Jump to content

AES/EBU VS SPDIF


techristian

Recommended Posts

  • CMS Author
I don't understand how a DIGITAL signal can be different. If you send 0100100010101111 ,your stereo should play 0100100010101111 unless we are talking 24 bit vs 16 bit .

 

That Rane tech note is a pretty good description of the differences between the hardware interfaces (Rane tech notes are pretty good no matter what subject they're on), and really, that's the difference between S/PDIF and AES/EBU. It's like the difference between balanced and unbalanced analog connections. The same information goes through both connections just fine, but in most cases, a balanced connection is more robust and less susceptible to outside interference. You know about hum and buzz and interference from nearby radio and TV stations.

 

In the digital world, interference is primarily related to the timing stability of the bit stream. The data goes out at a (hopefully) accurate clock rate that's hopefully synchronized on the receiving end. When the When the transmitted data stream changes from a 1 to a 0 and vice versa, the receiver knows when there's supposed to be a data bit and if the clock drifts off or something in the path causes a delay, the receiver can misread an occasional transition and you get a click out of the D/A converter.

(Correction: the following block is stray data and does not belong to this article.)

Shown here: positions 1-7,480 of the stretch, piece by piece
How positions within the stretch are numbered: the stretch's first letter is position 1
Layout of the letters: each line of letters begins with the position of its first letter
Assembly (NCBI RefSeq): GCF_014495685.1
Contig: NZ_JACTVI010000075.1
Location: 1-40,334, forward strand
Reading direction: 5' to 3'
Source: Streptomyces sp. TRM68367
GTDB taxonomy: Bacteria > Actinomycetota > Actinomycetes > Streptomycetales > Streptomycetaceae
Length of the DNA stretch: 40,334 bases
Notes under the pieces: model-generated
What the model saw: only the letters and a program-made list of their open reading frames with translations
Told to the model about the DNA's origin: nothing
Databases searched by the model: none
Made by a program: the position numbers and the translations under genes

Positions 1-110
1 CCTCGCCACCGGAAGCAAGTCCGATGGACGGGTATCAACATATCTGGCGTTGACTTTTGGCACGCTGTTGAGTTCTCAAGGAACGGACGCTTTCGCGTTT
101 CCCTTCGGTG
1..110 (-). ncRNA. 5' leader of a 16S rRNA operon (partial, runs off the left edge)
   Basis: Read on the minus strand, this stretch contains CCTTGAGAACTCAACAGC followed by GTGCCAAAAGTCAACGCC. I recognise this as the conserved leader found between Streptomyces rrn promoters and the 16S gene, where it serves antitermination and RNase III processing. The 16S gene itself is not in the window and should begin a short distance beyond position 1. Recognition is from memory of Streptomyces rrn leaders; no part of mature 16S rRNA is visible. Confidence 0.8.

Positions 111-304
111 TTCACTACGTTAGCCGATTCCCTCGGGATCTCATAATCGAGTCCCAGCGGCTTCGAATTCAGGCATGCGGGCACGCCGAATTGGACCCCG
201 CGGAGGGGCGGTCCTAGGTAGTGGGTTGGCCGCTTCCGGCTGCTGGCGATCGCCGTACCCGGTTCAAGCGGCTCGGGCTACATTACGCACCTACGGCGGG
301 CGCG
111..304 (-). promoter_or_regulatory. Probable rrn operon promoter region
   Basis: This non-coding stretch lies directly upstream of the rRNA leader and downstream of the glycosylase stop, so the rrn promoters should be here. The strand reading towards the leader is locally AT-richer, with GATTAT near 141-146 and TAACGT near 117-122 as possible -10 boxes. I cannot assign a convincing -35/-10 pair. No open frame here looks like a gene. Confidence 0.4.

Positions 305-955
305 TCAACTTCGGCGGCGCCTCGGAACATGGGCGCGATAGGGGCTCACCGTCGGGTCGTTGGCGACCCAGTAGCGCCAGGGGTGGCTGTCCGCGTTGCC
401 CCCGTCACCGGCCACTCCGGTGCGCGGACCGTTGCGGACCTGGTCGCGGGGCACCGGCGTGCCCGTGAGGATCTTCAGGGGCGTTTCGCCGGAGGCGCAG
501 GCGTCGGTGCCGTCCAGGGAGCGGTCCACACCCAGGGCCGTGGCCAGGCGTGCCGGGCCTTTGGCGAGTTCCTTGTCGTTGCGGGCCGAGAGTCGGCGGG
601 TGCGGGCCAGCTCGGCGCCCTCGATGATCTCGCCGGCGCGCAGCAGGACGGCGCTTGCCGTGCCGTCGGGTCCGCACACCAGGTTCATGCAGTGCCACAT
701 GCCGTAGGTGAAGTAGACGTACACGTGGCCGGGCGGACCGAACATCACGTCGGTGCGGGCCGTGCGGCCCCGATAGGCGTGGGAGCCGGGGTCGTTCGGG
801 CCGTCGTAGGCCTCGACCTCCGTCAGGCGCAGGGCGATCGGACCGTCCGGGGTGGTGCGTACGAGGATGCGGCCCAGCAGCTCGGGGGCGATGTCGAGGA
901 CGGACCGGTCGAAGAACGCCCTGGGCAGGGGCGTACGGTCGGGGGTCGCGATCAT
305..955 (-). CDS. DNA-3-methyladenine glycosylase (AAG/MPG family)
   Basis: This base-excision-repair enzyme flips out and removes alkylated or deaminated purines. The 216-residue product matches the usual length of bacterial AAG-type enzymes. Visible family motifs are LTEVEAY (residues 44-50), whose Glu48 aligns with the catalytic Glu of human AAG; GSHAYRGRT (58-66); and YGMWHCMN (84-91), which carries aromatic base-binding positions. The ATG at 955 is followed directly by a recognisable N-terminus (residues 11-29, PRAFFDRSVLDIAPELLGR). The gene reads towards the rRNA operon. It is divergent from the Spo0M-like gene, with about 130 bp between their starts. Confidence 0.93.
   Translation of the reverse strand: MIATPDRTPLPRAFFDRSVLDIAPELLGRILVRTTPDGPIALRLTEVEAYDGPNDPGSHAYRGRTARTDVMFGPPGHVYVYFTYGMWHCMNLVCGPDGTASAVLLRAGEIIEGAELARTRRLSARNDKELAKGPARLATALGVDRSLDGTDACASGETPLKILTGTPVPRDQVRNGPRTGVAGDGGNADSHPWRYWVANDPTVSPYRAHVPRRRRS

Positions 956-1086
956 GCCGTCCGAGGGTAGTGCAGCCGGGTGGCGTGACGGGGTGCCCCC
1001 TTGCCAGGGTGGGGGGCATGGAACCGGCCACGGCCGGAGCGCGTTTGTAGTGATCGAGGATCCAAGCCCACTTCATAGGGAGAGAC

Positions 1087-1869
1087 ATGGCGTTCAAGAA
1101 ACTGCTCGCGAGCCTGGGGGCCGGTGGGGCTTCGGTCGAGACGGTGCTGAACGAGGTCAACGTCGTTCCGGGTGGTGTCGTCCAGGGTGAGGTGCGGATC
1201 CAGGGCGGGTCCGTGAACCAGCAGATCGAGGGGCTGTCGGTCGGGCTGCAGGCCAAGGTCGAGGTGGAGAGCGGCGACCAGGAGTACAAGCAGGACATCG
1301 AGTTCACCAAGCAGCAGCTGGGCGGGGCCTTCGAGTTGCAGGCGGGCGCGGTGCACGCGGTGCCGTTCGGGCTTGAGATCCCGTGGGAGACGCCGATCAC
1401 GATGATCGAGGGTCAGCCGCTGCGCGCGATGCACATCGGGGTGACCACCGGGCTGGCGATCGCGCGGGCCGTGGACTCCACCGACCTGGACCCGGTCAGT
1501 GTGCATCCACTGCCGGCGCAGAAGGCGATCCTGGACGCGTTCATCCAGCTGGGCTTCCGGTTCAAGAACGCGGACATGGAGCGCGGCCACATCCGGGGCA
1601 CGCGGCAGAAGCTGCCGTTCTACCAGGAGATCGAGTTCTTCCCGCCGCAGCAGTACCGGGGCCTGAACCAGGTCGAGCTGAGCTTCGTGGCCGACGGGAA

Link to comment
Share on other sites

  • CMS Author
Thanks everyone. I guess that I was expecting BUFFERING at the receiving end and some sort of checksum.

 

There's some of that, but it's not AES/SPDIF-dependent. There's a parity check in the bitstream and a "validity" bit that tells the device reading the data whether the sample value contained in the data frame is valid or not. This bit is usually what's used by a CD player to tell it to either mute (if there's a bunch of consecutive frames with invalid data) or to conceal the error by substituting the preceding sample value for the one with the possible error.

 

There's always buffering. In the software, you know it as the thing that causes latency (though there are plenty of other things that contribute to the total throughput delay). And some devices, particularly those that connect a digital audio interface to a computer via USB, also have a hardware buffer for what comes through the USB port since the rules of USB transfer allow it to be interrupted if the computer needs to do something else.

 

A complete audio file (like for a whole song) usually has a checksum, but that's part of the file format, not the gozinta-gozouta interface hardware or firmware.

 

 

Link to comment
Share on other sites

Archived

This topic is now archived and is closed to further replies.

×
×
  • Create New...